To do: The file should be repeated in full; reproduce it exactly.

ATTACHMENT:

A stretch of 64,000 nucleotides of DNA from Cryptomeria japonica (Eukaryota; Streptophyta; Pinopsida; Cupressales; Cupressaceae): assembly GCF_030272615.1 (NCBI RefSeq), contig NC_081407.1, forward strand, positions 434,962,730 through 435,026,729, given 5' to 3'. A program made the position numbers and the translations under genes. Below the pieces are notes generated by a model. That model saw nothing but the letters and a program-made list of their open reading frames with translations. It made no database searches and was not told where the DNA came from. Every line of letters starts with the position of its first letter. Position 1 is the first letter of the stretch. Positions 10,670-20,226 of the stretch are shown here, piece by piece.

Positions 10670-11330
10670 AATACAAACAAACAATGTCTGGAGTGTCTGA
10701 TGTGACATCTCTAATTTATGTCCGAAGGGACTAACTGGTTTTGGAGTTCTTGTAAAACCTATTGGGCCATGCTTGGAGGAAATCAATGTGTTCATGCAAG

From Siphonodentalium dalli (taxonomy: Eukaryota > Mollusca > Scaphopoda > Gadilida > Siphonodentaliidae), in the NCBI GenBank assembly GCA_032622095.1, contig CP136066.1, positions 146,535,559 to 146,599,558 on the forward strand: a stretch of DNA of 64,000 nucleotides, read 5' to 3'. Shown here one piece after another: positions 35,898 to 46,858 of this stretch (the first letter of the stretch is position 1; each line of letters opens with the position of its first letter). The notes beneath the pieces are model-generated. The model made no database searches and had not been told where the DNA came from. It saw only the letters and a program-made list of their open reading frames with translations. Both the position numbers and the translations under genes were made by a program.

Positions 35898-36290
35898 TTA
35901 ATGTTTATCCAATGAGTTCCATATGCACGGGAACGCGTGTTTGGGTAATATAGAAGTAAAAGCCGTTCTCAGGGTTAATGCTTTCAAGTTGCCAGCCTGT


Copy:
A stretch of 64,000 nucleotides of DNA from Cryptomeria japonica (Eukaryota; Streptophyta; Pinopsida; Cupressales; Cupressaceae): assembly GCF_030272615.1 (NCBI RefSeq), contig NC_081407.1, forward strand, positions 434,962,730 through 435,026,729, given 5' to 3'. A program made the position numbers and the translations under genes. Below the pieces are notes generated by a model. That model saw nothing but the letters and a program-made list of their open reading frames with translations. It made no database searches and was not told where the DNA came from. Every line of letters starts with the position of its first letter. Position 1 is the first letter of the stretch. Positions 10,670-20,226 of the stretch are shown here, piece by piece.

Positions 10670-11330
10670 AATACAAACAAACAATGTCTGGAGTGTCTGA
10701 TGTGACATCTCTAATTTATGTCCGAAGGGACTAACTGGTTTTGGAGTTCTTGTAAAACCTATTGGGCCATGCTTGGAGGAAATCAATGTGTTCATGCAAG

From Siphonodentalium dalli (taxonomy: Eukaryota > Mollusca > Scaphopoda > Gadilida > Siphonodentaliidae), in the NCBI GenBank assembly GCA_032622095.1, contig CP136066.1, positions 146,535,559 to 146,599,558 on the forward strand: a stretch of DNA of 64,000 nucleotides, read 5' to 3'. Shown here one piece after another: positions 35,898 to 46,858 of this stretch (the first letter of the stretch is position 1; each line of letters opens with the position of its first letter). The notes beneath the pieces are model-generated. The model made no database searches and had not been told where the DNA came from. It saw only the letters and a program-made list of their open reading frames with translations. Both the position numbers and the translations under genes were made by a program.

Positions 35898-36290
35898 TTA
35901 ATGTTTATCCAATGAGTTCCATATGCACGGGAACGCGTGTTTGGGTAATATAGAAGTAAAAGCCGTTCTCAGGGTTAATGCTTTCAAGTTGCCAGCCTGT